20 February 2009


The joke about how spam "used to be a luncheon meat" has definitely become passe. Partly because anyone not living under a rock knows that Spam still is a lunch meat, and also because the currently retiring are tech savvy enough to know the slang term for unsolicited email.

There was an interesting debate over the MLIS listserv at UWO over whether or not the listserv itself should be used as a forum for debate. The whole thing is summed up quite nicely by this fellow, who invited people to continue the debate over on his blog. It appears there haven't been any takers, but kudos to him for trying.

His argument is that information overload squelches intellectual freedom. I'm not sure that I agree. I think this particular incident was about location and intellectual freedom. Thinking of Speaker's Corner in Hyde Park, these debates were also unsolicited and in a public forum. However, people had the option of bypassing Speaker's Corner entirely, or walking away from the debate when they tired of it.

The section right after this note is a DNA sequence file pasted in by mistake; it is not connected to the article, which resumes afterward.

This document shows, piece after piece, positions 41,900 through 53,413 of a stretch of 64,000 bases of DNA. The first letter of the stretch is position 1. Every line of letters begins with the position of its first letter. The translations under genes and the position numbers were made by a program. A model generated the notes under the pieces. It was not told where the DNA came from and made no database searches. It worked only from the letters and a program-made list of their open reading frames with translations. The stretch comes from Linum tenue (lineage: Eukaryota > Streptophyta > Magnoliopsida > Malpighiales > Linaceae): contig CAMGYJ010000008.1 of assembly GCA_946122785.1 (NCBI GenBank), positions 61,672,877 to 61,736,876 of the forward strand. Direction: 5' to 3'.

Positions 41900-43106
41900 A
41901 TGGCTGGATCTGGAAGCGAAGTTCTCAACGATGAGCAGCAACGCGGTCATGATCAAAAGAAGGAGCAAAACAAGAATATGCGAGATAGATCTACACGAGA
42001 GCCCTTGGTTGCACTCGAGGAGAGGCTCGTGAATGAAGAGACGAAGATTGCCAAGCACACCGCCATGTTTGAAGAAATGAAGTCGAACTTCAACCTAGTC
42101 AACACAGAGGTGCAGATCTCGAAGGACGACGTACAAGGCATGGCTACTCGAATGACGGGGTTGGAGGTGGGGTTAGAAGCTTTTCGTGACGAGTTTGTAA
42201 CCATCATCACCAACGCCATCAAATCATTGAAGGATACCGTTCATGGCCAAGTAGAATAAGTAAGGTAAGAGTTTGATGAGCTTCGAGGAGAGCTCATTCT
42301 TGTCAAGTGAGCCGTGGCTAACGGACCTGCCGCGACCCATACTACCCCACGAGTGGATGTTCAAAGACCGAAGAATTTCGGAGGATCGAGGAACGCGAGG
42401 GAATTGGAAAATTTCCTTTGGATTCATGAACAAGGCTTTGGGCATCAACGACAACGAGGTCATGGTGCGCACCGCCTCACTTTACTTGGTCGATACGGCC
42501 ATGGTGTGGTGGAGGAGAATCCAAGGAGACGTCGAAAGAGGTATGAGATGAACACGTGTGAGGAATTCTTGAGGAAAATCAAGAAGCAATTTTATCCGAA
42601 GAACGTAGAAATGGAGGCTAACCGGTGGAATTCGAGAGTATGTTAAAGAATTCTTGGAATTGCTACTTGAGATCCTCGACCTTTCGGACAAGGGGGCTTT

When it comes to the MLIS listserv, the option to walk away is less available. These are emails that we are expected to read as MLIS students, and there are an awful lot of them. Really, our choice to avoid debate is taken away from us by virtue of the nature of the forum. Shouldn't intellectual freedom also include the freedom to not engage?

I exercised my right to not engage by closing (and eventually deleting) the email. Others protested for their right to not engage by responding. Oddly enough, before I had made the decision to delete the email, gmail interpreted the thread as being Spam and relegated it to the same fate as male enhancement tools and work from home scams.

I don't think intellectual freedom was in any way squelched here. The debate just took a different direction than the presence of Timmy Ho's on the lower floor.


Shivaun said...

Re: The listserv debate and Speaker's Corner: While I'm undecided as to whether the listserv could be used for debate, I found emailing one's opinions to the hundreds of strangers on the list to be roughly equivalent standing outside the NCB shouting into a mega-phone in terms of effective communication. If that is how you wish to communicate, fine, but don't think that it is a precise way to address your potential audience.

Erin said...

I hadn't thought of it that way, but I think you're right. When all the crowd can really do is mumble back in mass incoherence, it's pretty one-way, isn't it.